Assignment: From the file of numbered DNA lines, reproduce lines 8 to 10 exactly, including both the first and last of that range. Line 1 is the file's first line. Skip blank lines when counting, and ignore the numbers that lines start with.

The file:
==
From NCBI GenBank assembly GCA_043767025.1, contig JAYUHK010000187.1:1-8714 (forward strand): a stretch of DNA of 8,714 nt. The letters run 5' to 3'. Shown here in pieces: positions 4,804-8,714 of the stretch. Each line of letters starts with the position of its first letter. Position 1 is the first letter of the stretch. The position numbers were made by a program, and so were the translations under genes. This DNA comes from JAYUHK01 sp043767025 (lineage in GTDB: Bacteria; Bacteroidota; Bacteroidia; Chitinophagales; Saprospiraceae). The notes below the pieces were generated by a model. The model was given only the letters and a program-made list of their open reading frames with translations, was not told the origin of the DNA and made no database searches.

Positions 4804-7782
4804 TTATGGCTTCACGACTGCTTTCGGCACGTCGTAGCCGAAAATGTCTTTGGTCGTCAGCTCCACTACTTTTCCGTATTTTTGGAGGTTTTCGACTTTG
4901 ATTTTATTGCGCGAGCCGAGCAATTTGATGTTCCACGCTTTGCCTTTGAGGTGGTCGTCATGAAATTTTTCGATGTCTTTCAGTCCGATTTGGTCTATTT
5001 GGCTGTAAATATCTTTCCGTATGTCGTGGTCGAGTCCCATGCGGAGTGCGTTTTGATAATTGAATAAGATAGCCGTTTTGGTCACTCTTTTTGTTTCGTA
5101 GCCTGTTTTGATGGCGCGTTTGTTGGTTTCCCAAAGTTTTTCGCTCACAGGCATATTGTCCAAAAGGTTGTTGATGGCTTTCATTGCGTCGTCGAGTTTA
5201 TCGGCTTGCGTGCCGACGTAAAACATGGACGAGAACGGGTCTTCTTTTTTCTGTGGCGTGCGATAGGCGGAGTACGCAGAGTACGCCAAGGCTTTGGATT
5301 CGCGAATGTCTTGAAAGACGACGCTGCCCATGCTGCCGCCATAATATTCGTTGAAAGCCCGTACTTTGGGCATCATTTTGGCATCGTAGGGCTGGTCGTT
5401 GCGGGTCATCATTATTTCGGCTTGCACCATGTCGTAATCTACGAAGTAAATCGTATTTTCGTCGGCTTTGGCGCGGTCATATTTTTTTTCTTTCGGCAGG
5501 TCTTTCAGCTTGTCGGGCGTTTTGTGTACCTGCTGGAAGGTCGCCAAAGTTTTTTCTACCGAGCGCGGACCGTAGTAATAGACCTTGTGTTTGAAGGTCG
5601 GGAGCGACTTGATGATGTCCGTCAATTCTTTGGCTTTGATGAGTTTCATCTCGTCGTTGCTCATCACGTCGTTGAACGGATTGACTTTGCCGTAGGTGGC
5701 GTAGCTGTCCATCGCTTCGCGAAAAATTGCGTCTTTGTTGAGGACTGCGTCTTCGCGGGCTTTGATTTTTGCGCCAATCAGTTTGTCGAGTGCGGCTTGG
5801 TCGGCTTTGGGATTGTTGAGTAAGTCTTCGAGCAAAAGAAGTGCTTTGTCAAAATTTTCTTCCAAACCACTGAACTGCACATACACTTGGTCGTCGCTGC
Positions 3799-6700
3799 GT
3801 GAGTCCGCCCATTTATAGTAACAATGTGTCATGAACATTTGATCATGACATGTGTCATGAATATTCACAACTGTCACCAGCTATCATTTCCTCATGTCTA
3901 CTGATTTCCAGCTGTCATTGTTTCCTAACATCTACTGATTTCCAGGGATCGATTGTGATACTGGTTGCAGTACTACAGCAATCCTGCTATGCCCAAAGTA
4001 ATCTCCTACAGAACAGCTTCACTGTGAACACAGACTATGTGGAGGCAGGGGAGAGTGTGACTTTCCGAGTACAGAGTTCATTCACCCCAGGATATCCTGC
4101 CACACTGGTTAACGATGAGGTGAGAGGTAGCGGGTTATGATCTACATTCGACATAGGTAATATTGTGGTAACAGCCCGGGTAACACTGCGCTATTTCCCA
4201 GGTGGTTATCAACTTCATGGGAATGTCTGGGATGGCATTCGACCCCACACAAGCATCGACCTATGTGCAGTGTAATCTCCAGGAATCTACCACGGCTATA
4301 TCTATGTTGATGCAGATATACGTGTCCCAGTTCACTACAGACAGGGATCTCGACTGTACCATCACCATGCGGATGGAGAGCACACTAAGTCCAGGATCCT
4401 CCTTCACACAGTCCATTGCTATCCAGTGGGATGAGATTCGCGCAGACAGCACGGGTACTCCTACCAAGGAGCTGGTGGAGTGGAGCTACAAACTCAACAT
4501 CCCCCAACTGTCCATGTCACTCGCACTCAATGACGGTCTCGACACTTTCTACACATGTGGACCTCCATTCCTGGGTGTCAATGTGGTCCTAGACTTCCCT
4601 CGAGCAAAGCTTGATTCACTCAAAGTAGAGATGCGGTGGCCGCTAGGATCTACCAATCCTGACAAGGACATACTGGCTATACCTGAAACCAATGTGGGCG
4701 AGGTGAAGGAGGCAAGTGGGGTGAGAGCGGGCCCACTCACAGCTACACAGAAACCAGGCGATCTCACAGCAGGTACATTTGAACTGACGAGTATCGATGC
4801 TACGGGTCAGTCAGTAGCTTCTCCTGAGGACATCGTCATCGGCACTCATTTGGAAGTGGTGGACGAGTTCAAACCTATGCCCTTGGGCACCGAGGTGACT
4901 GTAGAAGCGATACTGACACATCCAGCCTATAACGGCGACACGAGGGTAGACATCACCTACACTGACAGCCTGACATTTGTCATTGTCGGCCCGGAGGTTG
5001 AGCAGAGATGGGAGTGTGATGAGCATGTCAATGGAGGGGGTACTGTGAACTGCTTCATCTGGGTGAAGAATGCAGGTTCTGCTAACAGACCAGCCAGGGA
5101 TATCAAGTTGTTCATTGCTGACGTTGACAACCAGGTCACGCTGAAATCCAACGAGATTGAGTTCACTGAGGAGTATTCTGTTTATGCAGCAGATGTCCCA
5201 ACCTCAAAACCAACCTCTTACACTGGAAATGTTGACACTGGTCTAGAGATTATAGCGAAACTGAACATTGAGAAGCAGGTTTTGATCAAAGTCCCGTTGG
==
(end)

5301 CGCGAATGTCTTGAAAGACGACGCTGCCCATGCTGCCGCCATAATATTCGTTGAAAGCCCGTACTTTGGGCATCATTTTGGCATCGTAGGGCTGGTCGTT
5401 GCGGGTCATCATTATTTCGGCTTGCACCATGTCGTAATCTACGAAGTAAATCGTATTTTCGTCGGCTTTGGCGCGGTCATATTTTTTTTCTTTCGGCAGG
5501 TCTTTCAGCTTGTCGGGCGTTTTGTGTACCTGCTGGAAGGTCGCCAAAGTTTTTTCTACCGAGCGCGGACCGTAGTAATAGACCTTGTGTTTGAAGGTCG